|1||To demonstrate knowledge of factors affecting global food and water security||KC|
|2||Critically discuss the advantages, disadvantages and usefulness of techniques used to analyse food components||KCPT|
|3||Demonstrate a knowledge of the composition and quality of the major food commodities and products||KCPT|
|4||Have a good appreciation and hazards/risks associated with food borne micro-organisms||KCPT|
|5||Critically evaluate commodities and products in terms of food safety, nutrition and acceptability of foods using the latest quality control procedures||KCPT|
|6||Demonstrate knowledge of the UK and EU regulations related to major food commodities and products||KCP|
C - Cognitive/analytical
K - Subject knowledge
T - Transferable skills
P - Professional/Practical skills
Overall student workload
Independent Study Hours: 126
Lecture Hours: 28
Tutorial Hours: 3
Methods of Teaching / Learning
The learning and teaching strategy is designed to:
To provide an understanding and knowledge of global problems, like food and water security, and the role of food quality assurance through lectures and tutorials.
To provide knowledge of the standard and latest techniques used to assess different classes of food for example water, lipids, proteins and carbohydrates
To provide students with the opportunity to demonstrate that they can describe, explain and understand the type of micro-organisms that can cause disease.
To provide detailed knowledge and critical reviews of the composition and quality control procedures used to assess commodities and processed products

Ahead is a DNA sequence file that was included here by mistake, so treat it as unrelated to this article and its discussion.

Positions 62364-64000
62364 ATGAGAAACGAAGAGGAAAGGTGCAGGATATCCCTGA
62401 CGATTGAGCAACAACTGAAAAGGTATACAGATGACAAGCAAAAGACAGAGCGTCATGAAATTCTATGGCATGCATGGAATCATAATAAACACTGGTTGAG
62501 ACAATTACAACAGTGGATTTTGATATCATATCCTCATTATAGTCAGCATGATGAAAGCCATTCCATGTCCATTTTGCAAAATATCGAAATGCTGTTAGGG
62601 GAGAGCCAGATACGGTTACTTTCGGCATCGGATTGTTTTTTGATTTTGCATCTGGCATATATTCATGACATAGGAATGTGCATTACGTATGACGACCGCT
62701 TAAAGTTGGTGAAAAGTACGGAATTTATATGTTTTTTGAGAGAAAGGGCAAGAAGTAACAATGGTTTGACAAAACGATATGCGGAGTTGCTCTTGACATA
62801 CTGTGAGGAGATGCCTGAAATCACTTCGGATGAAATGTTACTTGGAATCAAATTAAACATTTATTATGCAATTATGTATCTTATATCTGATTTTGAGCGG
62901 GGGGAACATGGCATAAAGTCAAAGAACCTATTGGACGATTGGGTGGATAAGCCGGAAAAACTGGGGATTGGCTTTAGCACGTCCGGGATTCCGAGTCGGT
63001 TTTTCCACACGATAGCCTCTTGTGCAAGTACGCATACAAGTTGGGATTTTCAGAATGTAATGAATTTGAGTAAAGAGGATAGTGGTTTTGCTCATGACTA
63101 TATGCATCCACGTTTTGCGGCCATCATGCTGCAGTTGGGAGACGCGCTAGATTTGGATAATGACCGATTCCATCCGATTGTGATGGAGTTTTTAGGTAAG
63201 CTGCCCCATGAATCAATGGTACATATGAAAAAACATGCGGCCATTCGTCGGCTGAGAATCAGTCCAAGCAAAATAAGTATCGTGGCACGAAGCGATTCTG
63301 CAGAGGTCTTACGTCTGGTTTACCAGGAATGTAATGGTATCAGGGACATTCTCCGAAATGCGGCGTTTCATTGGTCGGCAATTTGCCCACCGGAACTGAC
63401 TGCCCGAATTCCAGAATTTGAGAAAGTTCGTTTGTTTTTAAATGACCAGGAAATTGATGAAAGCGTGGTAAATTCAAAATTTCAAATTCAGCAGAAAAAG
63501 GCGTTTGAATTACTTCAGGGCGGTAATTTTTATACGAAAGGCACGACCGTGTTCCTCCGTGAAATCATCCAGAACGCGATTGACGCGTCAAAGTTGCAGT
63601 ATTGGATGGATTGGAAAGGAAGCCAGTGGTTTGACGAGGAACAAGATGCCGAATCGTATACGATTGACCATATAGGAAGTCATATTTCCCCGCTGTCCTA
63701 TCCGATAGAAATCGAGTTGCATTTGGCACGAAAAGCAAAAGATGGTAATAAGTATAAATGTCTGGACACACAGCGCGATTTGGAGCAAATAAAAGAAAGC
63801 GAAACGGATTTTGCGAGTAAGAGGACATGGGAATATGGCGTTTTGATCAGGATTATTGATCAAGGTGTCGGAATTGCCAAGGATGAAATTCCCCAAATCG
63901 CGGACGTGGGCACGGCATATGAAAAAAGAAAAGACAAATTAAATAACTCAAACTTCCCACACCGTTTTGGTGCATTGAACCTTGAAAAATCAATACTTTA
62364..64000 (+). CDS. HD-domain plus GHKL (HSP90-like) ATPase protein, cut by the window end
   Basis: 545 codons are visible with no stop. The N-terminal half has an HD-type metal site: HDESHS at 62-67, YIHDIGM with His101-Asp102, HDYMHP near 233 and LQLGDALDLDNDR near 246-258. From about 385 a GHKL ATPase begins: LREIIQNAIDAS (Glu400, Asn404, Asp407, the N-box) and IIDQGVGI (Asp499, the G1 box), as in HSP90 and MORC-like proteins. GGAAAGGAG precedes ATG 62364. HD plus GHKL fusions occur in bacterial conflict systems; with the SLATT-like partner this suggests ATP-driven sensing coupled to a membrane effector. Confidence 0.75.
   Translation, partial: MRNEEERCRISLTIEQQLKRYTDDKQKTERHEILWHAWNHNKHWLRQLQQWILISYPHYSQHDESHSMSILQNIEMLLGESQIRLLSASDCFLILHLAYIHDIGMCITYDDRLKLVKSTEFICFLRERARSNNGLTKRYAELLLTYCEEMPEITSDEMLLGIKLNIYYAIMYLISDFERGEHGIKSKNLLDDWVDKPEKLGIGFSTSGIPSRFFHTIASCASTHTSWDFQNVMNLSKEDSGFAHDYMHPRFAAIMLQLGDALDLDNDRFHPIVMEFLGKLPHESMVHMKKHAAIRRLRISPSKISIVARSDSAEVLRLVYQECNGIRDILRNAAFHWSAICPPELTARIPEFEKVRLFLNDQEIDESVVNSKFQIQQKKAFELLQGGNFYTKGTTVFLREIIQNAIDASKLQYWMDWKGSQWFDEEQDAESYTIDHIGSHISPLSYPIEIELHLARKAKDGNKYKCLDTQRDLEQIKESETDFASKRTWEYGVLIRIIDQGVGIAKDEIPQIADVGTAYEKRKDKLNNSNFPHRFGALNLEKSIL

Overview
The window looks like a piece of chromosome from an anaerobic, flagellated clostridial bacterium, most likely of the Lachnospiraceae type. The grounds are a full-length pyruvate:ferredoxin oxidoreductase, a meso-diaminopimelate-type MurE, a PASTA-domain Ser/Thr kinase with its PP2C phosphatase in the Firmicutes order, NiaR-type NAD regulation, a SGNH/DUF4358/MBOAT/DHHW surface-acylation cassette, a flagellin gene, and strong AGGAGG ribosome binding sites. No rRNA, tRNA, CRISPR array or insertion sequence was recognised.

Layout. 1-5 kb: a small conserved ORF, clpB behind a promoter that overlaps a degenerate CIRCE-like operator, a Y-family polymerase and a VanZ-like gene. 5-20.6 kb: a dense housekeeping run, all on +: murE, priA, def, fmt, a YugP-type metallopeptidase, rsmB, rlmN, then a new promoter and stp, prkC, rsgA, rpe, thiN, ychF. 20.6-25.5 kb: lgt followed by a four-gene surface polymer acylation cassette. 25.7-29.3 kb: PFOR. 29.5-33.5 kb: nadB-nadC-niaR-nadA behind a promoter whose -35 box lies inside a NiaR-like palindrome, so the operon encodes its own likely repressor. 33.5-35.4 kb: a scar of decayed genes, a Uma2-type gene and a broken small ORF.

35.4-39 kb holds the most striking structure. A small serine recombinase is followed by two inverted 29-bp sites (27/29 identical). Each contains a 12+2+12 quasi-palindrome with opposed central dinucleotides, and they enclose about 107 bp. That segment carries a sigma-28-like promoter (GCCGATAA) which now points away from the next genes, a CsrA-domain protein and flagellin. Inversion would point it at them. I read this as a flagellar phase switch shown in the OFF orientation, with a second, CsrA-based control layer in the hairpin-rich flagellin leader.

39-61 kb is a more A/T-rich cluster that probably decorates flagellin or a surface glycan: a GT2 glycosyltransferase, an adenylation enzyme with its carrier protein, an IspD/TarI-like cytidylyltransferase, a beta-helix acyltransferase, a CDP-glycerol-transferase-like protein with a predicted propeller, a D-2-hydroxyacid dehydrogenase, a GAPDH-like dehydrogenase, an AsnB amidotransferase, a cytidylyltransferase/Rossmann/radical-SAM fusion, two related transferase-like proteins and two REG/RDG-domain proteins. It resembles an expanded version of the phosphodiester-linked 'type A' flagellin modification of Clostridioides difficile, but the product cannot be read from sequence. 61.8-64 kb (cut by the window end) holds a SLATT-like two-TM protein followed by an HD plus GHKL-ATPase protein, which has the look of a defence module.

To acquire an understanding of the implications of processing and storage on the nutritional and organoleptic quality and acceptance of food and food products
Lectures include the details of the framework for UK and EU Food legislation as well as drawing attention to specific legislation and guidelines related to the major food commodities and products
Experts in various fields including from other Faculties like Chemistry (Mineral Analysis) and visiting lecturers from EFSA, FSA and Food industry provide an in depth knowledge of specific subjects that cannot be covered by FHMS staff.
The learning and teaching methods include:
Lectures 22 x 1 h lectures over 10 weeks
Tutorials 2 x 1 h
Indicated Lecture Hours (which may also include seminars, tutorials, workshops and other contact time) are approximate and may include in-class tests where one or more of these are an assessment on the module. In-class tests are scheduled/organised separately to taught content and will be published on to student personal timetables, where they apply to taken modules, as soon as they are finalised by central administration. This will usually be after the initial publication of the teaching timetable for the relevant semester.
Reading list for FARM TO FORK: ENSURING THE SAFETY AND QUALITY OF FOOD : http://aspire.surrey.ac.uk/modules/bms3071
Programmes this module appears in
|Nutrition and Food Science BSc (Hons)||2||Compulsory||A weighted aggregate mark of 40% is required to pass the module|
|Nutrition BSc (Hons)||2||Optional||A weighted aggregate mark of 40% is required to pass the module|
|Veterinary Biosciences BSc (Hons)||2||Optional||A weighted aggregate mark of 40% is required to pass the module|
|Liberal Arts and Sciences BA (Hons)/BSc (Hons)||2||Optional||A weighted aggregate mark of 40% is required to pass the module|
|Nutrition and Dietetics BSc (Hons)||2||Optional||A weighted aggregate mark of 40% is required to pass the module|
|Food Science and Microbiology BSc (Hons)||2||Compulsory||A weighted aggregate mark of 40% is required to pass the module|
Please note that the information detailed within this record is accurate at the time of publishing and may be subject to change. This record contains information for the most up to date version of the programme / module for the 2019/0 academic year.